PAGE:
Whilst we waited we looked at the Birds of Islay book nestling under the coffee table and admired the brilliant pictures within that I hoped to aspire to with my camera. The family group wished one of their number a Happy Birthday and as it was Mrs Rambler’s birthday as well we almost joined in.
After we finished our drinks we were taken into the compact dining room and I really enjoyed my starter. The mussels were tasty and although small there were plenty to satisfy as a starter. The sauce wasn’t too creamy either so a total success. The smoked salmon was strange as it came unusually as a slab and was a little disappointing.
My main course of sea bass was a hearty meal. There were generous tasty fillets that went well with the peppars and sauce. There were plenty of boiled potatoes served in a separate dish to accompany the fish. The scallops were also good and looked good on the basket of vegetables and the celeraic puree was delightful. I mashed some of the potatoes into the sauce at the end of the meal to make an excellent finish.
We were both rather full so although I was tempted by hot chocolate and ginger souffle garnished with strawberries and basil ice cream and other delights including a large cheese board we resisted. As we were next to the Bowmore whisky distillery there was also a range of coffee and whisky delights on offer but the problem of driving home meant that this too had to be shelved.

5 stars to the Harbour Inn although a little pricey.

Isle of Islay


Port Ellen Sunset
Originally uploaded by Mr_Chips

Just been on a trip to the Isle of Islay (pronounced Il-lah) for a spot of rambling and bird watching. This is one of the southern most islands of the Inner Hebrides and is a great place for birding.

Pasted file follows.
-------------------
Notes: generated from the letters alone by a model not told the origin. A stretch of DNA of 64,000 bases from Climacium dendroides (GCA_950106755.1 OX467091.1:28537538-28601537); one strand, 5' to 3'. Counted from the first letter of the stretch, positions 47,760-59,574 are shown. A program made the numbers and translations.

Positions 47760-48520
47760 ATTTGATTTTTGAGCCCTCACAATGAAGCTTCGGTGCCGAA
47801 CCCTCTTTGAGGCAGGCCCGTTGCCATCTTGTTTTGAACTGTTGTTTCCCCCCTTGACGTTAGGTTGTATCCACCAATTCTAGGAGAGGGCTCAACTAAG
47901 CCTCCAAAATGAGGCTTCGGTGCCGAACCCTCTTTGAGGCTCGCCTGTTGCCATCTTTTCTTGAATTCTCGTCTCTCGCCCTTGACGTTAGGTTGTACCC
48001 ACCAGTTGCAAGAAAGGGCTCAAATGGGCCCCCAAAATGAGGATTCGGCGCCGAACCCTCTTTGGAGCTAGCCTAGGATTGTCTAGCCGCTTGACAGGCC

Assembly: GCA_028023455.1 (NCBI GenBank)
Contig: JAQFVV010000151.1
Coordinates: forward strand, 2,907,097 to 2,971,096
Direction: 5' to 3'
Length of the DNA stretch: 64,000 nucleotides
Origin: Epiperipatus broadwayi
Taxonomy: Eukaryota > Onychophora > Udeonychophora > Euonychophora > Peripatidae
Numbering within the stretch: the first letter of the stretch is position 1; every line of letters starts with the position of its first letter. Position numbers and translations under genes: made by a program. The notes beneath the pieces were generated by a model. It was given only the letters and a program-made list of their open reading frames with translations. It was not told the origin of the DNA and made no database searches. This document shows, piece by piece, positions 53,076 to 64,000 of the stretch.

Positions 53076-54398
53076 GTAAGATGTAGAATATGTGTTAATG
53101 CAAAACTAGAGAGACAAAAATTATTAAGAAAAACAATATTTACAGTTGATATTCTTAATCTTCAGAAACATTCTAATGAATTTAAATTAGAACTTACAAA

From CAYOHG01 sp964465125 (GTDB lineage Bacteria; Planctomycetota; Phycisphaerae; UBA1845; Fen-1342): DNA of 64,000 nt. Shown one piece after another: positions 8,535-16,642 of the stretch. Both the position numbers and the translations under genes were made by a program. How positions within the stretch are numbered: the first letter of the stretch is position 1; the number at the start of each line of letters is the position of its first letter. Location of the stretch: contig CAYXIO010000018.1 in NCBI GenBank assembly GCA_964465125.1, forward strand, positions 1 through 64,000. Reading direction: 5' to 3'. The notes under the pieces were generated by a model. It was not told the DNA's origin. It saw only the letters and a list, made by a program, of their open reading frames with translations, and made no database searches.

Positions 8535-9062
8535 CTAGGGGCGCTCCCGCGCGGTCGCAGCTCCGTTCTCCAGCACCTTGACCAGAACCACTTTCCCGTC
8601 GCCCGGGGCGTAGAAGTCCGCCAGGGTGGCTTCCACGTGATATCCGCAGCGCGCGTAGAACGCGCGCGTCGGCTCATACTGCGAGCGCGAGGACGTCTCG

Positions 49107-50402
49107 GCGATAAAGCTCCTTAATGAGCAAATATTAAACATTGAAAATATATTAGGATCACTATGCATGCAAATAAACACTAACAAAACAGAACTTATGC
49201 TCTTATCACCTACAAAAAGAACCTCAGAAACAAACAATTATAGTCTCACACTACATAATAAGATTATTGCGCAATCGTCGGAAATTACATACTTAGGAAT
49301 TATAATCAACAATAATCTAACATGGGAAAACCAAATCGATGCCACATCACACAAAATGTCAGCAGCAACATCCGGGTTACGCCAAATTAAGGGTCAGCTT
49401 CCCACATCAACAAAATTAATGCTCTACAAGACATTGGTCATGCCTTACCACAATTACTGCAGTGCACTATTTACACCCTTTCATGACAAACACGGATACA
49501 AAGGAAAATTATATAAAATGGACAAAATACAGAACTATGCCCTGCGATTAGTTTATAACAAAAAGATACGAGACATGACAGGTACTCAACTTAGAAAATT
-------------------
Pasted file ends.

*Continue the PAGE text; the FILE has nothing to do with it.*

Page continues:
It’s remote. After driving up past Glasgow it’s a long way on ‘A’ roads twisting around past all the lochs to reach the port of Kennacraig and then its over two hours on a boat to the island.
We arrive in the dark and stayed at a self catering cottage in Port Ellen. It was exciting to wake up in the morning to find we were staying yards from a remote beach with only oyster catchers for company. If you are not a birder you need to know that oyster catchers are waders with long red beaks and they roam around at low tide trying to find tasty things to eat.
The island is the holiday home not to English tourists but thousands of barnacle geese from Greenland. They spend their days grazing on the grasslands around the island and one can spend many happy days looking at them through binoculars trying to spot the odd pink footed goose that come down in smaller numbers. Each estuary around the island is a haven for many other water birds including many waders and divers. There are eagles though I didn’t see one, hen harriers, buzzards and other raptors. The beaches are great for watching the world go by and beach combing. If its raining take a tour of one of the several whisky distilleries for Islay is one of the best places in Scotland for malt whisky. My favourite is Ardberg but go for at least a 10 year old.
I shall post some more blogs on walks and places to eat for the ravenous ramblers amongst you so keep your eyes on this space.